“Wise men speak because they have something to say; Fools because they have to say something.”

  • On using WordPress…

    March 2, 2020 by

    I started using WordPress for graduate school and I found it easy to set-up. The site itself is very easy to navigate for general purposes, like discussing topics or expanding on class discussions. Formatting was a bit cumbersome because it is very basic with fonts, layouts and styles. I like the ability to blog from… Read more

  • On how corporate responsibility is not a PR ploy…

    December 9, 2019 by

    Corporate social responsibility (CSR) is not public relations! Yes, I am screaming this as a professional in the field. It’s important for me to clarify this point, (yes, I am yelling). I often feel that people believe that the practice of promoting a company or a product is somehow deceitful or seeking to balance bad… Read more

  • On accepting the consequences of free speech…

    December 1, 2019 by

    I began my debating career when I was in seventh grade. The resolution at the time was whether or not free speech was applicable to hate speech. In competition, like all debates, I had to argue both sides. I memorized the first amendment word by word. In my research I weighed the views and accusations… Read more

  • On my hostility toward the lack of Latino-owned media companies…

    November 24, 2019 by

    This week I read a two-page case study about the importance of women and minority owned media companies. This case study was omitted in the updated version of my current textbook. In the case study, for reasons I don’t understand, Latinos weren’t even mentioned as consumers or owners. I’m going to stop here to scream… Read more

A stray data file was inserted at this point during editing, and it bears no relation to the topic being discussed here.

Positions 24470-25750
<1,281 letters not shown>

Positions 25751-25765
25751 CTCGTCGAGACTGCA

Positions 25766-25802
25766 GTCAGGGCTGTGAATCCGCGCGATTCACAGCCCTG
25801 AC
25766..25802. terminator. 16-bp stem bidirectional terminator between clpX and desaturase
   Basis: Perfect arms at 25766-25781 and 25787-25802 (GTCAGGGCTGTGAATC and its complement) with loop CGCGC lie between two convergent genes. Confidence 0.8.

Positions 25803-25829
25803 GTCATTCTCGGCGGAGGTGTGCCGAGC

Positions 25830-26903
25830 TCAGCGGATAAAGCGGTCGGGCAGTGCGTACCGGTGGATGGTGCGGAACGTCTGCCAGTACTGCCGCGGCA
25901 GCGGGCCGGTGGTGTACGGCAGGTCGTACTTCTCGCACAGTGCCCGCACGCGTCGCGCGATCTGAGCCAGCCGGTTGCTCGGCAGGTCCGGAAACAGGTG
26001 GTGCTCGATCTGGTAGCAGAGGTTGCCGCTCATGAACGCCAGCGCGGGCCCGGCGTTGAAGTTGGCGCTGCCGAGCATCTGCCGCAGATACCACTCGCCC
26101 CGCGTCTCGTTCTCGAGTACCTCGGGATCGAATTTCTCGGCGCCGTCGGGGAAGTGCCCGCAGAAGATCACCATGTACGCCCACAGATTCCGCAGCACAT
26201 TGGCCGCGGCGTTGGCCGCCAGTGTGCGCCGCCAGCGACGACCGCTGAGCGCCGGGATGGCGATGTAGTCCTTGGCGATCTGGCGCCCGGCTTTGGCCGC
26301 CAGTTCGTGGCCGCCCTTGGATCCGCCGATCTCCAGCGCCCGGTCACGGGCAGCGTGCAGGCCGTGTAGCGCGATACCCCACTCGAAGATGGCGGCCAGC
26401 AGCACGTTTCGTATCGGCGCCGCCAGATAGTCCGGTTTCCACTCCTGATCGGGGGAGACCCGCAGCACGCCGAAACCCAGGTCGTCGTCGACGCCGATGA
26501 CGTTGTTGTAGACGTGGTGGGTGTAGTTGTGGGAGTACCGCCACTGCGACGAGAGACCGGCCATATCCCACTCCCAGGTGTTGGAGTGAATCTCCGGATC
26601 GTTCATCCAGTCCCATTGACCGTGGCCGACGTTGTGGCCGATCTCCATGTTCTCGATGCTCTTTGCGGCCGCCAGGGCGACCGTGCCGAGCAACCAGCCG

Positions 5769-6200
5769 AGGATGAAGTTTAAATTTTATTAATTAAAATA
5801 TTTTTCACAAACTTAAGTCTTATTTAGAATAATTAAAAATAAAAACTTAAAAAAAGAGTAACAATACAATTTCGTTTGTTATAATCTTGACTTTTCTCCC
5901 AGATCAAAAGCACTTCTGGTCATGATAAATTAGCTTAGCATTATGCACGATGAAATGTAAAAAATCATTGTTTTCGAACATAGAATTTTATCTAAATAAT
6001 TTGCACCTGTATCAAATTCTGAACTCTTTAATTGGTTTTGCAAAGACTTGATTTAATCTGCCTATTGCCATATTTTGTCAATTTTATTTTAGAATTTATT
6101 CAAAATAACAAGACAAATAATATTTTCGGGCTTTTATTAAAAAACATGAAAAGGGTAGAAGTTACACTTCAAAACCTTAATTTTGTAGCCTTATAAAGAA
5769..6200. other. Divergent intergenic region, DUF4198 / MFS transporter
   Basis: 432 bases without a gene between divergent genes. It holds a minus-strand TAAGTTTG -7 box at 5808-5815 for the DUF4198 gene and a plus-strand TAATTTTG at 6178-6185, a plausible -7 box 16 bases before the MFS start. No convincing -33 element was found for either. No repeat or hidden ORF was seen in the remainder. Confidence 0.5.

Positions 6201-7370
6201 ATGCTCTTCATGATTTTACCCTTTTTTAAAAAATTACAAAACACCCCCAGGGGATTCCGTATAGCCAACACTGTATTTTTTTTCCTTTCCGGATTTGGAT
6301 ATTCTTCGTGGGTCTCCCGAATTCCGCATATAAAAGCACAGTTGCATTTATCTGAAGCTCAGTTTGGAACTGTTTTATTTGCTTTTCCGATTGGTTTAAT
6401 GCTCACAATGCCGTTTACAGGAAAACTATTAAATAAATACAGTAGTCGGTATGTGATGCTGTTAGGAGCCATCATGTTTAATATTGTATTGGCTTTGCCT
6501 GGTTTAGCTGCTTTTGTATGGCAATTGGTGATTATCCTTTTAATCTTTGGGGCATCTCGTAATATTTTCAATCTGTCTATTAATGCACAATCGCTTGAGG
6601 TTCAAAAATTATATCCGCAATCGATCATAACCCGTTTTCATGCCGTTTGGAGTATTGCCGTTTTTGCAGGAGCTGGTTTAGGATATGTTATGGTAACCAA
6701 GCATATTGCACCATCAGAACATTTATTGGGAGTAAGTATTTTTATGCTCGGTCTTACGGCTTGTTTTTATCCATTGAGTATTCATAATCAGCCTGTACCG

• On counting on a 2020 Census app to narrow the digital divide…

    November 17, 2019 by

    The 2020 Census is entering the digital age for many reasons. First, it is more sustainable – no more paper. Then there is this idea that more people will participate because it will be digital and easier to access. The information gathered can be processed in real time and thus will be more efficient and,… Read more

  • On how being online used to be fun…

    November 1, 2019 by

    I remember getting my first email account in college and learning how to change the text color. I remember the fight for computer labs to work on class assignments and requesting the proctor to throw off people playing solitaire or visiting non-school assignment related websites. I also had a beeper in college and knew the… Read more

  • On the affordance of convenience…

    October 28, 2019 by

    The internet can do a lot of things and it’s accessed everywhere. It’s found on our computers, tablets, phones, TV, cars, watches, and even exercise equipment! And, as if constant access to information, news, and entertainment isn’t enough to distract and disrupt, there are countless apps that offer us structured mechanisms for activities and to… Read more

  • On Neo-Luddism, Chomsky, and a wish for public libraries…

    October 21, 2019 by

    In one of my very first college classes in 1995, I studied Neo-Luddism—the belief that the use of technology has serious ethical, moral, and social ramifications. It was of great interest on campus at the time, as email was emerging, laptop computers were more affordable and began replacing word processors (and typewriters), and the Internet… Read more

  • On discerning muckrakers, fake news, and click bait

    October 14, 2019 by

    I first learned about muckrakers and yellow journalism when I read Upton Sinclair’s The Jungle in middle school.  The book, about the exploited lives of immigrants in Chicago, exposed horrifying working conditions in the meat-packing industry. I was taught that his book was a form of muckraking; a term used in the Progressive Era to… Read more

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